Myrtle rust found in new region
The Ministry for Primary Industries (MPI) announced earlier this week that myrtle rust has been detected in Manawatu for the first time.
The fungus was found on a young ramarama in a planted area off Victoria Esplanade in Palmerston North.
The infected plant will be removed and securely disposed of and a surveillance team will start inspecting myrtle plants on all properties within a 200-metre radius.
As at this Monday, there have been a total of 409 properties affected by myrtle rust: Northland (four properties), Auckland (63), Waikato (33), Bay of Plenty (92), Taranaki (200), Manawatu (1) and Wellington (16). In the last couple of weeks, most detections have been in Taranaki and Auckland.
Although myrtle rust doesn’t affect kiwifruit plants, it is still important growers check myrtle plants on their properties and in their gardens. At this time of year, the fungus is still in its ‘spreading’ stage and is very visible. Without touching the plant, you can look on either side of the leaves and new shoots for any sign of a bright yellow, powdery eruption. Some leaves could also be buckled or twisted or look diseased with dry pustules that are grey or brown.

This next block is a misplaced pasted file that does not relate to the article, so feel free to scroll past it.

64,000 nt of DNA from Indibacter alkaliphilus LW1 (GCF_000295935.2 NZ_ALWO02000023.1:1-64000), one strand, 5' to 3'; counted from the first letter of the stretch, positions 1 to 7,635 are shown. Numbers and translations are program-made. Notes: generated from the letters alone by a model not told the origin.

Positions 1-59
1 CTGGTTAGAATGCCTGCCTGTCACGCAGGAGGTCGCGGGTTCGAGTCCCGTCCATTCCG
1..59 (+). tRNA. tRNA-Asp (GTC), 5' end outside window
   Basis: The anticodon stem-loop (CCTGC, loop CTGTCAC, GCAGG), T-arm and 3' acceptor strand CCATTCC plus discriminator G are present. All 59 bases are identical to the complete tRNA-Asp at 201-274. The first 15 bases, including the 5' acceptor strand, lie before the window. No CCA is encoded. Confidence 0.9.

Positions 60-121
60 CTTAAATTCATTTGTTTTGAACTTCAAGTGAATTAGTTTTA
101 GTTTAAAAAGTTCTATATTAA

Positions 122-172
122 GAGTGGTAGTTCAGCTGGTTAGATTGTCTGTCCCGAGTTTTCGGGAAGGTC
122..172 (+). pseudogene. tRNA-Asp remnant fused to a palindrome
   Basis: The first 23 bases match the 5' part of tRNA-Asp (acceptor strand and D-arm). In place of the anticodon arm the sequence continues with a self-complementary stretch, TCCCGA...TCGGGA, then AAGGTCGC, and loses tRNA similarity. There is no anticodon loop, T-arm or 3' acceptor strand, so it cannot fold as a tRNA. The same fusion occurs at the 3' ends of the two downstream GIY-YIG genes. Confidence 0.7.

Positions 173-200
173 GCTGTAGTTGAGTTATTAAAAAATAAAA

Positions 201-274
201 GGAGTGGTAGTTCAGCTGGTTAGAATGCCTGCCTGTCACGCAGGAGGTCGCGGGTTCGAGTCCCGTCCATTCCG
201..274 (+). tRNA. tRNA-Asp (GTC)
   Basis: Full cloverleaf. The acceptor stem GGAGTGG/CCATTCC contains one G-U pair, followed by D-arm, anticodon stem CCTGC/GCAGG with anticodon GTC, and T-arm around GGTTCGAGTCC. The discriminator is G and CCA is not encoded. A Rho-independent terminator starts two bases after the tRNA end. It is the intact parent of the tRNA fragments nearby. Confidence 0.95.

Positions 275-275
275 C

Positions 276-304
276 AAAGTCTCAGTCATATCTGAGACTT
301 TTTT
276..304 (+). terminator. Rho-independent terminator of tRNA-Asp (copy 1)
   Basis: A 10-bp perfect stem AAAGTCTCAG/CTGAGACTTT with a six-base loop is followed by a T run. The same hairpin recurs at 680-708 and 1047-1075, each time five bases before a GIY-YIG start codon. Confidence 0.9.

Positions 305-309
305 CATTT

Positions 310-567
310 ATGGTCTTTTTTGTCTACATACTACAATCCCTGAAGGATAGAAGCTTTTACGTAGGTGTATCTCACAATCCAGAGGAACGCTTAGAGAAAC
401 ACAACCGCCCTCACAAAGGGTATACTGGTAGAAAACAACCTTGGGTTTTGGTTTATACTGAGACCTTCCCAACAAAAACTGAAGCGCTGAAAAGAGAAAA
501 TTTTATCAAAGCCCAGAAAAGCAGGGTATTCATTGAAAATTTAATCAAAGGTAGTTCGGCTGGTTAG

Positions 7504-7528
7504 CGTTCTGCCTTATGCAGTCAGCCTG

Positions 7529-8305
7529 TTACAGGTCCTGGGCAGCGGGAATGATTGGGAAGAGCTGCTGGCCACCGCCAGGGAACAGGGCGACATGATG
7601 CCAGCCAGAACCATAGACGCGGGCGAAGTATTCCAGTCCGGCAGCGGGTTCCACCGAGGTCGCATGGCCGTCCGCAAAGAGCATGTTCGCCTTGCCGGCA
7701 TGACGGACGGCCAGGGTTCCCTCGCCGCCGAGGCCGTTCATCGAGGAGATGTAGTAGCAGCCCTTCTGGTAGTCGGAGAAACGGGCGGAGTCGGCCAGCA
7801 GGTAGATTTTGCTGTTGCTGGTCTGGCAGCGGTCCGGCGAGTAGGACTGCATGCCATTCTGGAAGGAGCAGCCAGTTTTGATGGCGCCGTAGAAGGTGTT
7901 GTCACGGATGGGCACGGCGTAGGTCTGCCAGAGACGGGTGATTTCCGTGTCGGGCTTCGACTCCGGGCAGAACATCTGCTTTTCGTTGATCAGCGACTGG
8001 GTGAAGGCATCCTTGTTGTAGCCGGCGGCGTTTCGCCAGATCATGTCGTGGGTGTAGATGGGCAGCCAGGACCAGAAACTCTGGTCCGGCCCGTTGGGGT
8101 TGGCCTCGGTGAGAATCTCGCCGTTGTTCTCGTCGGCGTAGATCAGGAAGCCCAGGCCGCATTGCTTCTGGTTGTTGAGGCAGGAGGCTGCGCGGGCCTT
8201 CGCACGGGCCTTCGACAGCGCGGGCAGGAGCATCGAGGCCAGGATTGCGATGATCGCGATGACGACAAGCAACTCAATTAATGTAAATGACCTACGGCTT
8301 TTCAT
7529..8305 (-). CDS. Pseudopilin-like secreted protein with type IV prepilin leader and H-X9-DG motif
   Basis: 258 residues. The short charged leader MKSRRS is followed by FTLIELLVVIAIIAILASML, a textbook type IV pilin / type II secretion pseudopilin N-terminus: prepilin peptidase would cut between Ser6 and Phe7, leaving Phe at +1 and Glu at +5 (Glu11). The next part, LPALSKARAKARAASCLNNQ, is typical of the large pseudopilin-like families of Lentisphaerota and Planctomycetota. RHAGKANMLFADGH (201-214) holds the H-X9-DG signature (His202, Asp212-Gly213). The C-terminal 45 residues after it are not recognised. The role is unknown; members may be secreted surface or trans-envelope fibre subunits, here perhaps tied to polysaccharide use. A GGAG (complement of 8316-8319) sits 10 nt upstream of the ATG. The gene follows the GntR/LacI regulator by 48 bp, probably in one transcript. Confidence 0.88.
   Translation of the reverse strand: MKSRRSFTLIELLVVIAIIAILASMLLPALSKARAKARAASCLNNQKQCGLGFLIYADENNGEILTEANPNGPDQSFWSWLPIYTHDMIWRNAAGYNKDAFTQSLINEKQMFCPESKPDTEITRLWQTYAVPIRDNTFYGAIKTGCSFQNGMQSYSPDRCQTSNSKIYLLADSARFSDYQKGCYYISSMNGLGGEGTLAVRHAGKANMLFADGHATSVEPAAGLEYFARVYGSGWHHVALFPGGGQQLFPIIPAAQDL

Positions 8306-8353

It’s important not to touch the plants or brush against them, as this can disrupt the spores and speed up its spread.
Any suspected cases of myrtle rust can be reported to the MPI hotline on 0800 80 99 66. MPI will investigate suspected cases, track and monitor spread, and collect information to help understand the disease’s impact on New Zealand.
KVH has recently taken part in myrtle rust surveillance training with Tauranga Moana Iwi, focused especially around Mauao/Mount Maunganui, to help raise awareness of the fungus, what to look out for, and what to do if symptoms are seen.